The Bone Collector

The Bone Collector_JefferyDeaver_2373




I have easily read a thousand mysteries in my lifetime, but this one introduces the most unusual protagonist that I have encountered to date. And that’s saying a lot with the current spate of vampires, werewolves, demons and fallen angels that seem to be in vogue these days.

Lincoln Rhyme is a former NYPD detective and former head of the Crime Scene division in the force. He is a brilliant scientist, an acknowledged expert in the field of criminology and the author of several forensic texts. And he is a quadriplegic – now. Injured on the job, he is only able to move his head, his shoulders and the ring finger of his left hand. Through herculean efforts and massive physical therapy, he is now able to breathe without a ventilator.

And Lincoln Rhyme wants to die! He is worn out from the phantom pains in his limbs. He is worn out from the extensive physical therapy required daily to keep his organs from shutting down. And he is afraid of losing what little mobility he has to the inevitable stroke that a newly developed condition has promised. He just wants to go out on his own terms and has been actively seeking assisted suicide for the last year.

As the book opens, he is awaiting the arrival of the doctor who will most likely be the one to do the job. However, before the doctor can get there, his old partner arrives with a horrific and high profile case that the NYPD brass wants Rhyme to work on. When the doctor does arrive, he refuses to continue with the procedure for at least three days. With three days to wait, Rhyme decides to help with the case and it is now game on!

And what an incredibly tense three days it becomes. The author unfolds the story through the viewpoints of Rhyme, Amelia Sachs – a police officer with medical problems of her own – the victims and the killer. These viewpoints lead us deep into the characters, personalities and psyches of both Rhyme and Sachs. The killer’s descent into insanity is deftly crafted. Even the secondary characters come across as three-dimensional and with distinctly different personalities.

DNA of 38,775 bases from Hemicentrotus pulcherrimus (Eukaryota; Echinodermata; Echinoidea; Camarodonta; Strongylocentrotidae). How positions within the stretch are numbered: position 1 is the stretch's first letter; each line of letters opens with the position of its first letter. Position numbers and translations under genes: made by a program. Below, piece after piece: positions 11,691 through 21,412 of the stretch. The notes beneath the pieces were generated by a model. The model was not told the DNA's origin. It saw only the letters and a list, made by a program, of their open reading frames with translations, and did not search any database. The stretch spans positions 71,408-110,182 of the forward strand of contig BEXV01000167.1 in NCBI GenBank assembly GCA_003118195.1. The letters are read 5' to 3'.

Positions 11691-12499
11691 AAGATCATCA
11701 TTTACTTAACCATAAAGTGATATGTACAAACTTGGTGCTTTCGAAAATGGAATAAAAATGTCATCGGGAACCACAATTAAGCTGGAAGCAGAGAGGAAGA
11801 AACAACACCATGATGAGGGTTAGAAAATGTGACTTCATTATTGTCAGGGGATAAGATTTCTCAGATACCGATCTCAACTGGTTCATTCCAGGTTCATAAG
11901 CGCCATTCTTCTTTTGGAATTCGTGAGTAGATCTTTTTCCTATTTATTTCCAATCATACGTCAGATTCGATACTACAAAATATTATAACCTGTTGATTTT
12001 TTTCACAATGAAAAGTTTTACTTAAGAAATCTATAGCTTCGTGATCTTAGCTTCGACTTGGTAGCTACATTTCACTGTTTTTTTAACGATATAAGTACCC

By the end of the tale, I had read just about all the descriptions of torture that I could handle for awhile. All were quite graphic and all were necessary to the evolvement of the storyline and the culmination of the hunt for the killer.

By the end of the tale, I had a different opinion on the concept of self-termination and assisted suicide that I had when I started. While having never believed that suicide is a sin, I had always narrowly and simplistically believed that suicide was a self-involved and permanent solution to a temporary problem. But then again, Rhyme’s situation isn’t temporary, is it? Amazing that a work of fiction can sometimes have more educational value than a literary work or a talk show.

And by the end of the tale, I found that my idea regarding the identity of the killer was wrong – logically deduced, but really, really wrong. In fact, when the killer’s identity was revealed 20 pages from the end of the book, I startled everybody in the house with my loudly exclaimed and profane expletive. The next 7 pages were perhaps some of the most intense, edge-of-your-seat reading that I have encountered in a while.

So, does Lincoln Rhyme succumb to assisted suicide? Of course not – this is a series that is still being written and has ten entries as of the date of this review. But the reason for choosing to remain alive is not a simple one and the subject is quite likely to arise again. After all, nothing has changed in his physical condition.

Deaver has written a mystery thriller with multiple twists to a convoluted plot. Add in believable emotional issues and responses along with realistic psychological manipulations and the novel truly becomes one for my all-time favorites list.

However, the movie that is supposedly based on the book is not even comparable. The plot in the movie is adulterated and the characters’ names and backstories are changed to the point of non-recognition with respect to the book. And, of course, after reading the book, watching Angelie Jolie play the part of Amelia is just as incongruous to this die-hard thriller reader as having Tom Cruise cast in the role of Jack Reacher.

Cover Art from Goodreads


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